6 Things I Learned from Nursing School Clinicals

Curious about clinicals? Chamberlain University Houston campus student Roma Patel recently shared her tips for not just surviving, but thriving during nursing school clinical rotations.

Going to your first clinical rotation is always daunting, but it was something I was excited for since my very first day of nursing school. There is so much mystery and uncertainty surrounding your first day, but with a cup of coffee and a comfortable pair of shoes, there’s nothing that can stop you! Here are a few things I’ve learned along the way:

1. Start with a Positive Attitude.

Every clinical day is a new day to learn, but sometimes it’s easy to forget that when there’s negativity in the air. It’s easy to complain with your peers, grumble about the clinical site that wasn’t your first choice or even the grouchy nurse you got paired with for the day. But if you step out of the cloud of negativity and adhere to a positive mindset, you can make the most out of the experience. Ask your clinical instructor what you can do to improve, branch out in the hospital that you’re in and see if there are any new units that interest you, or ask your preceptor if there is anything you can do to help them. With a positive attitude, you’ll be surprised at how much more you are able to learn.

2. Pack Your Clinical Bag Right.

My clinical bag has evolved tremendously since my first clinical rotation. Now I prefer to keep a separate backpack for my clinicals so that I don’t get my paperwork mixed up with my school work, and so I don’t have to keep taking everything out. I also prefer a backpack over a shoulder bag or a tote bag because it’s easier to carry around while having my hands free.

In my clinical backpack, I always carry a handful of pens, lunch and snacks, hand sanitizer, ChapStick,® and my paperwork. As the days go on, you will be able to adapt your bag to include the things you discover you need the most every day.

As a side note, I also like to keep an extra pair of scrubs in my car in case of sticky situations!

3. Consider Using a Brain Sheet.

I learned about brain sheets during my first med-surg clinical. When I met my nurse for report, she and the hand-off nurse both pulled out a sheet of paper and began their report. The nightshift nurse was reading off of her paper and my nurse preceptor was writing things down on her paper. After report, I shyly asked why they both had papers. My nurse confidently replied, “It’s my brain.” She handed me a blank sheet of printer paper, and I got to work.

Since then, every nurse I’ve worked with has their own individualized version of a brain sheet, and I have adapted pieces of theirs into my own. (You can find tons of examples of brain sheets online.) Having a brain sheet makes it significantly easier to discuss your patients with your clinical instructors when they decide to make a surprise visit, and it keeps everything in one place. I know brain sheets are something I will keep using once I am a nurse!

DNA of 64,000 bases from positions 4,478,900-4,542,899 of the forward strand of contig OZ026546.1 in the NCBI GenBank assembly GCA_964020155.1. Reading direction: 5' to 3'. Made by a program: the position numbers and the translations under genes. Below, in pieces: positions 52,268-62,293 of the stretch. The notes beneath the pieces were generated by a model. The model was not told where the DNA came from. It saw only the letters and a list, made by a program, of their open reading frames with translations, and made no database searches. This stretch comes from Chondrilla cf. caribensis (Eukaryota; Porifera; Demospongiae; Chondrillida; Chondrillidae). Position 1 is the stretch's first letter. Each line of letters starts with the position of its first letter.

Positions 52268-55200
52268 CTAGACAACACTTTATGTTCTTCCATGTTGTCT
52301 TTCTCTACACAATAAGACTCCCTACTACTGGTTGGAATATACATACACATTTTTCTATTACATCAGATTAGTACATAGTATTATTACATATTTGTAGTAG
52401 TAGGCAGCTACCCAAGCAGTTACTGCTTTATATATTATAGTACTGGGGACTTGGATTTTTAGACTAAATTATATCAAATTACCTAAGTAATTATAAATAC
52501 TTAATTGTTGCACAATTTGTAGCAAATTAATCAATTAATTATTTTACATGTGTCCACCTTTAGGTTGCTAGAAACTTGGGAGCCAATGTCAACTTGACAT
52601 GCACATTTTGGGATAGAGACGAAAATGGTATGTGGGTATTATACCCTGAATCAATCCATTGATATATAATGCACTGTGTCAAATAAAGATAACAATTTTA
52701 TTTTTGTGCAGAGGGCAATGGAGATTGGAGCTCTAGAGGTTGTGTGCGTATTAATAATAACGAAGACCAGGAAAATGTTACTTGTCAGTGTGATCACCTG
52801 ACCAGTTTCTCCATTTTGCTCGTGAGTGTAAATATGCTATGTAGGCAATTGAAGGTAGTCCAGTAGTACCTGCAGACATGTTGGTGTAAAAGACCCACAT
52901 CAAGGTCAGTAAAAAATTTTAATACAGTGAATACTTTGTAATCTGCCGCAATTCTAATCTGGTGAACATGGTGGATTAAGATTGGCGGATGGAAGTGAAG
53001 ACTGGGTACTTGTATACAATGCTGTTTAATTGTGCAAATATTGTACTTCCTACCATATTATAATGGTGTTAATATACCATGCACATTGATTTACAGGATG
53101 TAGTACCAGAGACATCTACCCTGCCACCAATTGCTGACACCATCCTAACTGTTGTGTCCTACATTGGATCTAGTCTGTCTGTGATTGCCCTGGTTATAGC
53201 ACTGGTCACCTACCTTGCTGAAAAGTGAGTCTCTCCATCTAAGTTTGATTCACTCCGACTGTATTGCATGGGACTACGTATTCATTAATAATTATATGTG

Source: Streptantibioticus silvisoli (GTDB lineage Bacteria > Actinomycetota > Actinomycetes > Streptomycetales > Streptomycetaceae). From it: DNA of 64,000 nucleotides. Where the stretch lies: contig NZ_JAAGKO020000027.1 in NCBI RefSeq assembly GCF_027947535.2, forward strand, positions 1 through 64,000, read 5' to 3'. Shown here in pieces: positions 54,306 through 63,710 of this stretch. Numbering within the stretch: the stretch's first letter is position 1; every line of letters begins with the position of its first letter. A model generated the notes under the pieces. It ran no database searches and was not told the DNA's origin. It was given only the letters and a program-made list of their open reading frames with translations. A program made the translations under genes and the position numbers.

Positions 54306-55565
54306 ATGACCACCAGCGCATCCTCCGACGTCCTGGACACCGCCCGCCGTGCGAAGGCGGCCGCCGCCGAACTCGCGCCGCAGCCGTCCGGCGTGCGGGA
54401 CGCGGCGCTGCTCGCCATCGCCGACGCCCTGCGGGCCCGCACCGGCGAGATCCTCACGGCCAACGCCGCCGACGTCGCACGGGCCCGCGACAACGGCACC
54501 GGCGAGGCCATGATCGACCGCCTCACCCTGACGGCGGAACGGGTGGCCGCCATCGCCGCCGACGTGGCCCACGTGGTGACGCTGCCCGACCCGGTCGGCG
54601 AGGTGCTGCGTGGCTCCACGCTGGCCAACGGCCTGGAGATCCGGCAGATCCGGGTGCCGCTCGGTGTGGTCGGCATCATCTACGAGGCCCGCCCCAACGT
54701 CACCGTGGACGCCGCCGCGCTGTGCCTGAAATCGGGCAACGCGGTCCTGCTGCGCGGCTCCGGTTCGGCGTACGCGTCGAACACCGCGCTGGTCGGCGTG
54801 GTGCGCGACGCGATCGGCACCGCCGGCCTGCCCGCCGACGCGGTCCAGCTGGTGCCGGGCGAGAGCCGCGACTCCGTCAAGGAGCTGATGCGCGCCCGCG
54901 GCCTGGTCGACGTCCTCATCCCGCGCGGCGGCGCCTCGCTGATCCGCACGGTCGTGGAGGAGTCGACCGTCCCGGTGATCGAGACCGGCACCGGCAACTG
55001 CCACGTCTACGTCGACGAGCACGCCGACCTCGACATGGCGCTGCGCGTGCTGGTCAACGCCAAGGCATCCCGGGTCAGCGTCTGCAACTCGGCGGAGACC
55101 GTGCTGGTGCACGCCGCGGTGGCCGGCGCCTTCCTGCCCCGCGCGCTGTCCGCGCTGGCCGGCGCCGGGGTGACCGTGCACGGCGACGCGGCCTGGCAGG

4. Take Care of Yourself!

With the rush of nursing school, it’s easy to forget about your own health amidst exams, assignments and even clinical days. However, you have to take care of yourself before you can take care of others. Make sure to get lots of sleep and eat something for breakfast. Bring small snacks (I love to keep small chocolates inside my jacket!) and a lunch for long clinical days.

As nursing students, we’re often running around for our patients, but make sure to take bathroom breaks, use proper body mechanics, stay hydrated and wash your hands!

5. Seek Opportunities & Ask as Many Questions as Possible.

In every clinical day, there is always something new to do. I love to be on my feet and get the most out of every experience. When I meet my nurse in the morning, I always let them know which tasks I’m able to do as a student. If there is something specific I want to do, I let them know as well.

When I was in my med-surg clinicals, for example, I wanted more experience with IVs, so I let my nurse know that was one of my goals. If they, or another nurse on the unit, needed to start a new IV, they would call me over. If there is anything you want to try or practice, let your nurse know and make it happen.

Remember – clinicals are your days to get out of your textbook and into the field. It is impossible to know everything, so make sure you use your resources to find the answers to your questions. Use the internet, ask your nurse or clinical instructors, or even ask your peers!

6. Don’t Forget to Have Fun!

The clinical day flies by while you’re running around trying to get everything done, but don’t forget to enjoy it! It sounds simple, but have fun with the days you have at clinical. Whatever task you’re doing, stay positive and remember how much you’re learning about the nursing field, disease processes and your patients, and even how much you’re learning about yourself.

Check out Roma’s inside look at life at Chamberlain University’s Houston campus! You can also learn more about clinicals and other components of the curriculum in our Bachelor of Science in Nursing degree program.

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